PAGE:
The Commission has taken the preliminary view that in circumstances where the patent holder has committed to license SEPs on FRAND terms and the alleged infringer has shown itself to be a willing licensee (insofar as it has agreed to accept a binding determination of FRAND terms by an independent adjudicator in the event that negotiations between the parties break down), it could be an abuse of dominant position for the patent holder to then continue to seek injunctive relief against the alleged infringer.

Furthermore, the fact that the alleged infringer intends to challenge the infringement claim (e.g. on the basis of validity or essentiality) should not, in the Commission's preliminary opinion, make it unwilling where it otherwise agrees to be bound by the determination of FRAND terms by a third party. The Commission's preliminary view is that it is in the public interest that licensees should be able to challenge the validity, essentiality or infringement of SEPs, which suggests that contractual terms in licenses prohibiting such challenges may well be abusive.

The Commission is not, however, generally questioning the use of injunctions by patent-holders. The commission emphasises that its preliminary opinion that seeking and enforcing an injunction can constitute an abuse of dominant position is limited to the particular circumstances where the patents concerned are SEPs (where a commitment has been given to license the patents on FRAND terms) and the company against which the injunction is sought is willing to enter into a FRAND licence.

The statement of objections is not final and Motorola Mobility will have the chance to file a response and request an oral hearing, if appropriate, before the Commission come to a final decision on these issues.

Update on the progress of the Unitary Patent and Unified Patent System

The European Unitary Patent (UP) and Unified Patent Court (UPC) are now much closer to reality, although the original proposed start date of early 2014 is now recognised as unachievable. There is a great deal of practical work to be done to establish the court, even once sufficient signatories have ratified the UPC Agreement, which so far they have shown a general reticence to do.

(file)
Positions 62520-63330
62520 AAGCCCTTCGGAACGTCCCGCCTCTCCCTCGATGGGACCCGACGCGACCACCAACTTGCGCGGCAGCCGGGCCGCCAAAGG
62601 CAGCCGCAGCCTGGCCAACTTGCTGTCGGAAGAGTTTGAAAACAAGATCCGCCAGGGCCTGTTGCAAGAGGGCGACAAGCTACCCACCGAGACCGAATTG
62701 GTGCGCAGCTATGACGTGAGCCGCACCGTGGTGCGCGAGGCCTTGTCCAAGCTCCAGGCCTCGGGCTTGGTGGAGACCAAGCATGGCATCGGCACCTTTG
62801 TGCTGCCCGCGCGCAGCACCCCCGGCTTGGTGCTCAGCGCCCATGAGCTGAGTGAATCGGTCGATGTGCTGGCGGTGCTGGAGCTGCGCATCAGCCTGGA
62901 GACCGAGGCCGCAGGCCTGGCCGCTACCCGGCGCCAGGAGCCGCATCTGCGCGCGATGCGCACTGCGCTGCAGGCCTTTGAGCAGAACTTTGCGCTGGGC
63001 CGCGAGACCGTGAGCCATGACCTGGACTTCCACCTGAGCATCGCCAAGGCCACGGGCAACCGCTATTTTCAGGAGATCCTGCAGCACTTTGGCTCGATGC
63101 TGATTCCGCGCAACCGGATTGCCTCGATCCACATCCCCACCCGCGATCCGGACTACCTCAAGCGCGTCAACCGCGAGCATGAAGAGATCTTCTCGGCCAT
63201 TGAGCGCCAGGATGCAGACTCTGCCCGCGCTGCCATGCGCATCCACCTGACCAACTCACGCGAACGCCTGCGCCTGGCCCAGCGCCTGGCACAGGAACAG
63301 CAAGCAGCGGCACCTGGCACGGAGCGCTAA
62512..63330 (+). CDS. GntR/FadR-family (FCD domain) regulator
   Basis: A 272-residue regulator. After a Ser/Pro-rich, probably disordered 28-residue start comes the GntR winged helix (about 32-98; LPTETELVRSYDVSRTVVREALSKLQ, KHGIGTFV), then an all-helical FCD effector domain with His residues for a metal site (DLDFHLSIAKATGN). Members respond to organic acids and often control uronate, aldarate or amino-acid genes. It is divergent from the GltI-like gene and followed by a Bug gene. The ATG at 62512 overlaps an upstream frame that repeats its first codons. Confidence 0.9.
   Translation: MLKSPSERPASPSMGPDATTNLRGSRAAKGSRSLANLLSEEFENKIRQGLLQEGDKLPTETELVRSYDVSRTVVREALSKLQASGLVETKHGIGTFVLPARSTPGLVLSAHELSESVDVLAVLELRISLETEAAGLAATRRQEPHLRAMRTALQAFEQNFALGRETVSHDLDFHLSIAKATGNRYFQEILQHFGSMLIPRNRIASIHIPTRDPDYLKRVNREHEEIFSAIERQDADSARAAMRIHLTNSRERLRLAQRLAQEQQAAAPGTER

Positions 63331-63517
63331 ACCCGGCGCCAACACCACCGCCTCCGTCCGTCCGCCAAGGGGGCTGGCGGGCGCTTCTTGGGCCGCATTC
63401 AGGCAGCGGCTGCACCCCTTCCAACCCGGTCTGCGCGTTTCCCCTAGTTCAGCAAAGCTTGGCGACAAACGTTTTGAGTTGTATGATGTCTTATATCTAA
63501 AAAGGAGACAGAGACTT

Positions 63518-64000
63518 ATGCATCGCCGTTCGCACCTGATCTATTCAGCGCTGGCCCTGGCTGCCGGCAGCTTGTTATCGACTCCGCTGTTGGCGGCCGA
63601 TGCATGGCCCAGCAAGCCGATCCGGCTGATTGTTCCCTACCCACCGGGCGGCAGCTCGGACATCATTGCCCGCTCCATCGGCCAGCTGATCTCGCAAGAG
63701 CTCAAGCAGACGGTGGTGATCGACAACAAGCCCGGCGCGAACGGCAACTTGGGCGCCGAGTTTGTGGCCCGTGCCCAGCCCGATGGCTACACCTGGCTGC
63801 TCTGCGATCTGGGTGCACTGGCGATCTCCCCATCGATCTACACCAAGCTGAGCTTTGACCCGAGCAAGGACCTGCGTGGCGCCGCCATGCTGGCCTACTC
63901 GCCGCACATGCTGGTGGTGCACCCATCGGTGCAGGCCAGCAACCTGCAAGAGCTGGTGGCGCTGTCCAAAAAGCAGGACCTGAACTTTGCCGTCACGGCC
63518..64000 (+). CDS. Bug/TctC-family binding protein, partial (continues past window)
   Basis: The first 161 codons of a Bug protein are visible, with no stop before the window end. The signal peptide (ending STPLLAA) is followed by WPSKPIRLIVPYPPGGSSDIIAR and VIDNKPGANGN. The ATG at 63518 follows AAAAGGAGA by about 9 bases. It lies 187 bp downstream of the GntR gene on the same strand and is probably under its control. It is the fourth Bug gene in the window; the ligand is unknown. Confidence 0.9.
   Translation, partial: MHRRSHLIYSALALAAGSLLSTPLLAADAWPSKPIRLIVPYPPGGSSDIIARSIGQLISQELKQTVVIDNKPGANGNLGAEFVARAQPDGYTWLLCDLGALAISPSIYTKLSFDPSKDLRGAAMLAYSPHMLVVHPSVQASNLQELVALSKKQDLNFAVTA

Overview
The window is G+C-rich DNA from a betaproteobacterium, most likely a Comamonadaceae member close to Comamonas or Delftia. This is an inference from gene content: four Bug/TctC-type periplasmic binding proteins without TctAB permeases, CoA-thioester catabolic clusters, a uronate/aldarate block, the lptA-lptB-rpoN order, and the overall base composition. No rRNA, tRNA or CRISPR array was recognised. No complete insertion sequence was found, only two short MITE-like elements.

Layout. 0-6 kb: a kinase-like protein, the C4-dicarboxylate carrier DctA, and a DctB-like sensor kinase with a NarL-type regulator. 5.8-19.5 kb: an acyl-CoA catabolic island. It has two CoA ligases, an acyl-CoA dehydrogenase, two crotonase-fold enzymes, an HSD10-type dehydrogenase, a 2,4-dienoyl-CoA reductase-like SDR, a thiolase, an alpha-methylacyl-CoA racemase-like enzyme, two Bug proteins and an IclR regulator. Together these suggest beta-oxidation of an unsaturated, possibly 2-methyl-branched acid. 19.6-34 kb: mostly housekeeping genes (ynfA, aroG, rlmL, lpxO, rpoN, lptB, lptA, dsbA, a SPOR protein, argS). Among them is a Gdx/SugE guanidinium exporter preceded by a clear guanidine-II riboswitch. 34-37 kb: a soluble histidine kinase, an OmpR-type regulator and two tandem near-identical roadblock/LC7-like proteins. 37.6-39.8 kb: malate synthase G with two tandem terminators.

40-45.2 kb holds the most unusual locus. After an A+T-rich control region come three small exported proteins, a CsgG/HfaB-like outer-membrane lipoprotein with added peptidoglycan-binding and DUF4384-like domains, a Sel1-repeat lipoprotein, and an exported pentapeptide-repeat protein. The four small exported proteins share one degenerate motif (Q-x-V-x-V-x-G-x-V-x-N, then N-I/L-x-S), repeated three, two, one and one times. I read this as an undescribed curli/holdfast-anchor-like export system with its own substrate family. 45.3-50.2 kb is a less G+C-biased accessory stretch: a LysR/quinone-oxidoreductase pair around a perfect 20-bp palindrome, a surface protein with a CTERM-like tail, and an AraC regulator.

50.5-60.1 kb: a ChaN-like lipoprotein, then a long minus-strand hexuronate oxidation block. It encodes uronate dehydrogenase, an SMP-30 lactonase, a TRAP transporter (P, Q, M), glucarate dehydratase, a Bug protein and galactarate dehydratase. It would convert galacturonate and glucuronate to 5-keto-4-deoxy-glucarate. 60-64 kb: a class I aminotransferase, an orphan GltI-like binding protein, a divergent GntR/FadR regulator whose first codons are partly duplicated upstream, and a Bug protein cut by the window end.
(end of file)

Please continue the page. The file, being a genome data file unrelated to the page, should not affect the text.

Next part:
The two Regulations governing the UP – the first establishing the UP via the enhanced cooperation procedure (used due to Spain and Italy's objections to the UP) and the second setting out the translation arrangements – were passed by the European Parliament on 11 December 2012. The UP Regulations are now in force but cannot come into effect until the UPC Agreement has come into force.

The international agreement to establish the UPC, the UPC Agreement, was agreed on 11 January 2013. The UPC Agreement has now been signed by 25 of the 27 Member States (save Spain and Poland) but the Agreement does not come into force until there is ratification by 13 states (including France, Germany and the UK). To date, no signatories have ratified the Agreement. Ireland plans to include the question of ratification in a national referendum. Amends to the Brussels Regulation will also be required before the measures could come into force

The latest UP/UPC developments are

We do not, therefore, expect the UPC/UP system to be functional until 2015 at the earliest.

Having promised to do so in the Queen's Speech at the Opening of Parliament on 8 May, the UK Government has now published an Intellectual Property Bill which will make provision for the implementation of the Unified Patent Court Agreement including the conferring of jurisdiction on any court, or the varying or removal of jurisdiction as required in order to do this. Part of the central division of the Unified Patent Court will be established in London. The London seat of the central division will have jurisdiction over all chemical, life science and pharmaceutical patent disputes.